As promised, I made a visit to Tonbridge’s latest brewery, Constellation and, despite the unseasonably cold start to May managed to enjoyed a couple of the company’s beers, out on the newly installed outdoor decking area, at the front of the brewery.
I left my visit until late Monday afternoon, having taken advantage of the late appearance of the threatened Bank Holiday rain. Despite the rain staying away, there was a cold north-westerly wind blowing, but I managed to more or less finish what I’d set out to achieve in the garden, before heading out for a few well-earned pints.
The physical activities of digging, raking, and mowing kept me reasonably warm, but I knew that once I stopped moving, and sat down I would start to feel the cold. Mrs PBT’s called me a wuss for adding an additional layer of clothes – not that she’d set foot outside all day, but I was certainly glad that I did.
It’s quite a boring walk down to the industrial area where Constellation have set up shop, and the access road sandwiched in between one of the area’s largest haulage contractors and the town’s sewage works, is not particularly inviting, but according to my Smart Watch, it was less than a couple of miles – and that included a small detour to pick up some milk, from a local convenience store.
As I made my way passed the brewery entrance, a chap came out to greet me and to hand me a beer menu. He turned out to be head brewer Rob, and he apologized for the rather noisy, but good spirited group, who were members of his extended family.
There were two cask and four keg beers on offer, so to start with at least, I opted for one of the cask beers. Indus IPA – Session Ale, pale in colour, well-conditioned and with nice refreshing, hoppy “bite” to it, turned out to be a good opening choice. It was very reasonably priced too, at just £3.40 a pint.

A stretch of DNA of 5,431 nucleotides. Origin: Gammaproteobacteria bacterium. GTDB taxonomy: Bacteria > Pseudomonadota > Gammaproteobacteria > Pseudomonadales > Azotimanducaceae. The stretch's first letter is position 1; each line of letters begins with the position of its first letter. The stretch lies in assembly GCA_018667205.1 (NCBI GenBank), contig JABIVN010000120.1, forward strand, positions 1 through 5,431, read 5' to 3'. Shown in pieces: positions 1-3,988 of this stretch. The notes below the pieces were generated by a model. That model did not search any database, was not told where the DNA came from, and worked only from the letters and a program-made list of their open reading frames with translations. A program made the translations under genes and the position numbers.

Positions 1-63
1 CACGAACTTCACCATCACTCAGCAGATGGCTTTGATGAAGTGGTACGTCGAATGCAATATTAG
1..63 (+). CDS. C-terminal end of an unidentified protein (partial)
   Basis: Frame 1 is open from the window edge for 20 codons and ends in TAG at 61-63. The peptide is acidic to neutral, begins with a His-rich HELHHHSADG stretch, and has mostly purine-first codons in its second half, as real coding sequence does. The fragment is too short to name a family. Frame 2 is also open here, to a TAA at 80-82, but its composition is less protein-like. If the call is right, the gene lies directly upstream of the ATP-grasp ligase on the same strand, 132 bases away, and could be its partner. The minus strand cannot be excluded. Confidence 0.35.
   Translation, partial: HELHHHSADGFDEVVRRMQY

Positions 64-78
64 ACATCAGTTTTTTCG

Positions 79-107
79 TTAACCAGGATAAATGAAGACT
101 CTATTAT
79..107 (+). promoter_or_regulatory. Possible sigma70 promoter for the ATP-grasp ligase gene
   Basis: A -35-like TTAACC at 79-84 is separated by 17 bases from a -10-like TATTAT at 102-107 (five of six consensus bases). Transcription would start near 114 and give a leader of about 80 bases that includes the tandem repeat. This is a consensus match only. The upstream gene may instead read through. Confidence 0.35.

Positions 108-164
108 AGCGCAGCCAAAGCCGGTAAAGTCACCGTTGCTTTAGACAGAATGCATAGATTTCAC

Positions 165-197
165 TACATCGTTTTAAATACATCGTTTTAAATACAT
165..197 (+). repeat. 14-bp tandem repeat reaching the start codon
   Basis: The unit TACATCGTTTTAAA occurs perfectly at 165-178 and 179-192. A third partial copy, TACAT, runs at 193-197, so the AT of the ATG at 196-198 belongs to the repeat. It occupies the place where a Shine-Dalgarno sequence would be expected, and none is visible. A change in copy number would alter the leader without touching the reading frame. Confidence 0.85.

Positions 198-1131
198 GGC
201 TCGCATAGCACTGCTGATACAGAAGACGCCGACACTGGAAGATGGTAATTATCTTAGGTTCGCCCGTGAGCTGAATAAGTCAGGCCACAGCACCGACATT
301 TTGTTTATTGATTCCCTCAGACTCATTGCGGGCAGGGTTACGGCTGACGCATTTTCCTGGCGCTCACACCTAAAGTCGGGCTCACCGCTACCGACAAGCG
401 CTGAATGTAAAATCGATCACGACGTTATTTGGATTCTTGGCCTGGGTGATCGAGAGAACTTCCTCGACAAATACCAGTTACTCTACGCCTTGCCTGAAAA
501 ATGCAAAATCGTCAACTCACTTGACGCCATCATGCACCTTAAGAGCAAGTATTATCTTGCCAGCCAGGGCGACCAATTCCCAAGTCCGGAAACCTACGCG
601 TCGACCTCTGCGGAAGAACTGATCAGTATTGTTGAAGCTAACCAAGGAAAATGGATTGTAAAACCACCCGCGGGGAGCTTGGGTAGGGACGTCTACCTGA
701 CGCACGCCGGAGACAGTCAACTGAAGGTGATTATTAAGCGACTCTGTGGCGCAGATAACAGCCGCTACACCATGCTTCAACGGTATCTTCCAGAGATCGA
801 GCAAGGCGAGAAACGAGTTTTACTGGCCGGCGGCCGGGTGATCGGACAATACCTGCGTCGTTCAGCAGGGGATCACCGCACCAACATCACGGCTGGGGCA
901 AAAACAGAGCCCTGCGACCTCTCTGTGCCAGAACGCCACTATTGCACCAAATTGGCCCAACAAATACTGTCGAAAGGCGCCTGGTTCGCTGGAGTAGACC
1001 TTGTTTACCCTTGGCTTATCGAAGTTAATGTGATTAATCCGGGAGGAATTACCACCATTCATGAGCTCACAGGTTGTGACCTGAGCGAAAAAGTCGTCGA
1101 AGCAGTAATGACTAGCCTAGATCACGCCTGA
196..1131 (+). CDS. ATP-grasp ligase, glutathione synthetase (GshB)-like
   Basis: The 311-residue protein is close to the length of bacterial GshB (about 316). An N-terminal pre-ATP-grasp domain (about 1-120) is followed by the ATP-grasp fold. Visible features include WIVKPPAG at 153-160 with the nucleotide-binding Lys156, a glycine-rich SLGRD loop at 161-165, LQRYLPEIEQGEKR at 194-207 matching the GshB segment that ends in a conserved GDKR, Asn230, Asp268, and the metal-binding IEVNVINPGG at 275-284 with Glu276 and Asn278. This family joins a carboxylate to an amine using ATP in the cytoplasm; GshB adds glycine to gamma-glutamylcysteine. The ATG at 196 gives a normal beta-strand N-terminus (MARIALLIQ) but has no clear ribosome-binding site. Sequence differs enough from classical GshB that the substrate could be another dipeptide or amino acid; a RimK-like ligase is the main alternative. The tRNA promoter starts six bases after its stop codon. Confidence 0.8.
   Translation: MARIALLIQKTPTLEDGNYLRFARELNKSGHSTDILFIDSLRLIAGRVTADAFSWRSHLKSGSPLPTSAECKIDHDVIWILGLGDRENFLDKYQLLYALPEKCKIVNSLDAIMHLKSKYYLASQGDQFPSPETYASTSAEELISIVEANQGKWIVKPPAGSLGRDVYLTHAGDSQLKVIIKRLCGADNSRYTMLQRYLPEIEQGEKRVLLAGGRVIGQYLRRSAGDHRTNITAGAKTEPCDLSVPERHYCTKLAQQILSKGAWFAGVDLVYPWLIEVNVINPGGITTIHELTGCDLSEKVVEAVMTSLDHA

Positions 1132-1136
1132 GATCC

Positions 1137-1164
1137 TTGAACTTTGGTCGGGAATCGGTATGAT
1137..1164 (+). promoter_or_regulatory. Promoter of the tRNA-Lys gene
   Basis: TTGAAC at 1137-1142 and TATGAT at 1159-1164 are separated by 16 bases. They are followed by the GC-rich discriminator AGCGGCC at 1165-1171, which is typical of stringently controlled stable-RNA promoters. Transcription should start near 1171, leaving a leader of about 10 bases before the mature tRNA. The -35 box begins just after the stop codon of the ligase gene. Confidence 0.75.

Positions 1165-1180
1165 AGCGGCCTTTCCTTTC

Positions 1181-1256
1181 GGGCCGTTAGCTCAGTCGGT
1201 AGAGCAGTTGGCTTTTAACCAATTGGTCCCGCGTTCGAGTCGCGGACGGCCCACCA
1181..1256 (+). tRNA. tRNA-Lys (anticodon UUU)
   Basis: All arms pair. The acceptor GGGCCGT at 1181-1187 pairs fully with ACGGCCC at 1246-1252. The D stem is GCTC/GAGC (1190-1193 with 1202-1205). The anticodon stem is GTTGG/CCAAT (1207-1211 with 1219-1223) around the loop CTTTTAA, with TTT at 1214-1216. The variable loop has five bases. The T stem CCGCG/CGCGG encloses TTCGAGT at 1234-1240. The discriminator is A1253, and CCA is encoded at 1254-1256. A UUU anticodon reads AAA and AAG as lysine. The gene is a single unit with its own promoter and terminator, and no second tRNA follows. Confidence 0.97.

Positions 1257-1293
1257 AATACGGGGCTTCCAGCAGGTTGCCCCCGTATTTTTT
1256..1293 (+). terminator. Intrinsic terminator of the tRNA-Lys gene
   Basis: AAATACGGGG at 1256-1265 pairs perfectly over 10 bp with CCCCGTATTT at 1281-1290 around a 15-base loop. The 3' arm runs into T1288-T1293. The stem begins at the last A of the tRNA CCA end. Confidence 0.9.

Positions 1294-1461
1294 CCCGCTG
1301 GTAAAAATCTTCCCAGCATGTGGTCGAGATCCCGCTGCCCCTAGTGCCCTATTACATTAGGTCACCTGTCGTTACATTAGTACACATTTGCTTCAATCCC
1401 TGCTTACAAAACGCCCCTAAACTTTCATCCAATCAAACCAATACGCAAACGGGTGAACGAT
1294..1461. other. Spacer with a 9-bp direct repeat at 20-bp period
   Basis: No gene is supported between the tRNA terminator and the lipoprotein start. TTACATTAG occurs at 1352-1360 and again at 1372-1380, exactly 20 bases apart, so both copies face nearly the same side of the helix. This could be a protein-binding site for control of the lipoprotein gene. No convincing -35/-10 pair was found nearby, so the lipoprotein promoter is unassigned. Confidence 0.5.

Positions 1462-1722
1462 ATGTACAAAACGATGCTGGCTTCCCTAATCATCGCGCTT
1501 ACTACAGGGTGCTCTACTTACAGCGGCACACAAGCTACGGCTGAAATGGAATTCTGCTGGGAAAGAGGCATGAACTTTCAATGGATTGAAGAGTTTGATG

Rob has 10 years’ experience working at another Kent brewery. I won’t give the game away by naming it, but it isn’t in the immediate vicinity, and it isn’t one you might expect.
Barry’s background is in technical services and refrigeration, especially in relation to cellar services for pubs, bars, and restaurants. He will also be learning more about the brewing side, combining this with his cellar experience, to ensure that the final product will be poured to perfection.
Specialist companies, that take care of a pub or bars’ cellar requirements, are starting to emerge in both the UK and the Irish Republic. My brother-in-law and I had a discussion on the need for such a service, as we sat in an Ohio bar one afternoon, wondering how it managed to stock such a large range of beers, and keep them all in good condition.
I imagine this is the sort of service Rob’s business partner, Barry provides. Doing this, could also provide a convenient shoe-in, for Constellation beers.
I opted for something different for my second beer, choosing the brewery’s 4.7% Hydra Lager. Priced at £4.00, it was a thirst-quenching, full-bodied beer, constructed around a firm malt base. I mentioned to Rob that it reminded me a Czech Pilsner, and he replied that such a beer was exactly what he’d been aiming for.
At the moment, the brewery is still testing the market, and finding its way. There are six core beers, and these will be complemented by seasonal and other more adventurous brews, as things progress. They are certainly a welcome addition to the local beer scene, and this especially applies to their taproom.
I wish them well!